Brainfood: Behind the spin - Kookai

THE DILEMMA

by
Last Updated: 31 Aug 2010

When it comes to British and French fashion, one size doesn't fit all, as Kookai has discovered. The French fashion retailer's UK franchise went into administration in January. Private-equity firm Forminster owned the UK licence through its Adjustbetter subsidiary, but after the collapse of renewal negotiations with French parent Groupe Vivarte, it suspended its shares and put Kookai UK into administration. As MT went to press, a buyer was being sought for the franchise, but the question is whether a high-fashion Parisian clothes chain can compete on our high street.

THE SPIN

'Kookai is a very strong retail brand,' said Neville Kahn, partner at Deloitte, joint administrator for Adjustbetter. 'For some time there has been uncertainty over the franchise arrangements with Kookai SA, and this administration enables more stability to be brought into the business.' He was sure that Kookai's British customers would stick with it through its financial uncertainty.

THE STRAIGHT TALK

Kookai UK's problems boil down to two concerns. First, the cut-throat climate on the high street; second, the troublesome cross-channel relationship between franchisor and franchisee. 'Kookai had a certain kudos in the late 1980s and '90s, but that has diminished,' Chris Curtin of industry bible Drapers told the London Evening Standard. 'It is very much a French brand, and that brings certain difficulties. It has become out of tune with the tastes, sizing and colours that women in Britain like to wear.' Add to this the recent rise of fast-fashion outlets such as Primark and New Look (which has already conquered France) and general consumer gloom, and it's easy to understand how Kookai, beloved of svelte Parisiennes, would be shunned by more fashion-conscious British women. Forminster has complained of delayed stock supplies from the mothership, while licence and franchise negotiations have been tortuous.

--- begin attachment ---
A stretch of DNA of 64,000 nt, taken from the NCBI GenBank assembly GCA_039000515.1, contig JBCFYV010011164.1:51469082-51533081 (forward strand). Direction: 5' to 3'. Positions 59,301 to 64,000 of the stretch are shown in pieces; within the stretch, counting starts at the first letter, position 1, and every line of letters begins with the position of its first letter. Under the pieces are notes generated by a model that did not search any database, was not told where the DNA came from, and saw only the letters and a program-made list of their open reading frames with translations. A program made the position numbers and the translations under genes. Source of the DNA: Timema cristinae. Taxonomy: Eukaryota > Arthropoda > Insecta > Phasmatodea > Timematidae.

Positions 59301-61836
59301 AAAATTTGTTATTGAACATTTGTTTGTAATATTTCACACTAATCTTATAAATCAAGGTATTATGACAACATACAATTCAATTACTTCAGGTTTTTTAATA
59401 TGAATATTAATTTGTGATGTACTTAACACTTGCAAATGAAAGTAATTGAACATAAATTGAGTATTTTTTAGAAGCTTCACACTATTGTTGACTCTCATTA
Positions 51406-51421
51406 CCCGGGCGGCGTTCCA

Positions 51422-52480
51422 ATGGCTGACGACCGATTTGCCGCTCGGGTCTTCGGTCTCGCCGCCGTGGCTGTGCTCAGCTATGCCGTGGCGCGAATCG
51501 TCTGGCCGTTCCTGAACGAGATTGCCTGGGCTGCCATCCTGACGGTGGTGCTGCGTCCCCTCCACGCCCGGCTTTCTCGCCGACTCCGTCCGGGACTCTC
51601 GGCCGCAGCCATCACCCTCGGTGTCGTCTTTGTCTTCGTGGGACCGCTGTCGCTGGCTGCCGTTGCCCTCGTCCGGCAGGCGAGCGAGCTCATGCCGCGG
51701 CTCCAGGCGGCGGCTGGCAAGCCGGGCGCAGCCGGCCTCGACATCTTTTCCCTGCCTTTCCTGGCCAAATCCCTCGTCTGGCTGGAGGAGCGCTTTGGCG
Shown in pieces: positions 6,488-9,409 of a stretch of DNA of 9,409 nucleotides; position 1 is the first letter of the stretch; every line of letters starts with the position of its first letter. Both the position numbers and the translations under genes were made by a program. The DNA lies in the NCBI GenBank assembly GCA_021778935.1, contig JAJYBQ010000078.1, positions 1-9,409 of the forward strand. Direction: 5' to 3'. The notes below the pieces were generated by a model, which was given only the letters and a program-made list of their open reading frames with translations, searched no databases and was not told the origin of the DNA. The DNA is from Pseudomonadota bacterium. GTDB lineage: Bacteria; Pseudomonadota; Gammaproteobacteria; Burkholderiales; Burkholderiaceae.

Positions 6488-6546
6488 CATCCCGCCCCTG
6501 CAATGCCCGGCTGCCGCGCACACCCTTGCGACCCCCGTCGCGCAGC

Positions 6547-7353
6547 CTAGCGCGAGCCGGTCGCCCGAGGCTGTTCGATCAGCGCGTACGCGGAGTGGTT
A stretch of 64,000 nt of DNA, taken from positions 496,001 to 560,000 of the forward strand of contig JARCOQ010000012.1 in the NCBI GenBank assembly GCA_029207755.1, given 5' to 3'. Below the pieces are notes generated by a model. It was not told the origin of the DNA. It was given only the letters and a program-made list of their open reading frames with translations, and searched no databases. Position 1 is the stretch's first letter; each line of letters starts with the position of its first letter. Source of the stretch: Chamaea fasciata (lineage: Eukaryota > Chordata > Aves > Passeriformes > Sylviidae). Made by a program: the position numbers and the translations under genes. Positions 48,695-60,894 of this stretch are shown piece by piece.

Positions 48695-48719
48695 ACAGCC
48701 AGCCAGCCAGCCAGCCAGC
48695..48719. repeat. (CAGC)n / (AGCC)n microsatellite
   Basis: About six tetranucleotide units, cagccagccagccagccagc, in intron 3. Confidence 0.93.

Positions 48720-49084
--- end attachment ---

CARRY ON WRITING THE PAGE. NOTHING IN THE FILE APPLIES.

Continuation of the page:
THE VERDICT

Whither Kookai now? Some are hopeful of a British recovery. Rhys Williams, analyst at broker Seymour Pierce, told the Guardian: 'It used to hold a strong position in the high street, but suffered from having to take its stock from the French, which wasn't really right for the British market, and deliveries didn't always come on time. But they were getting their act together.' Can the act succeed? It would seem not. Young British women want throwaway, high-fashion clothes that fit them. Is this the final curtain for French fashion on the British high street?

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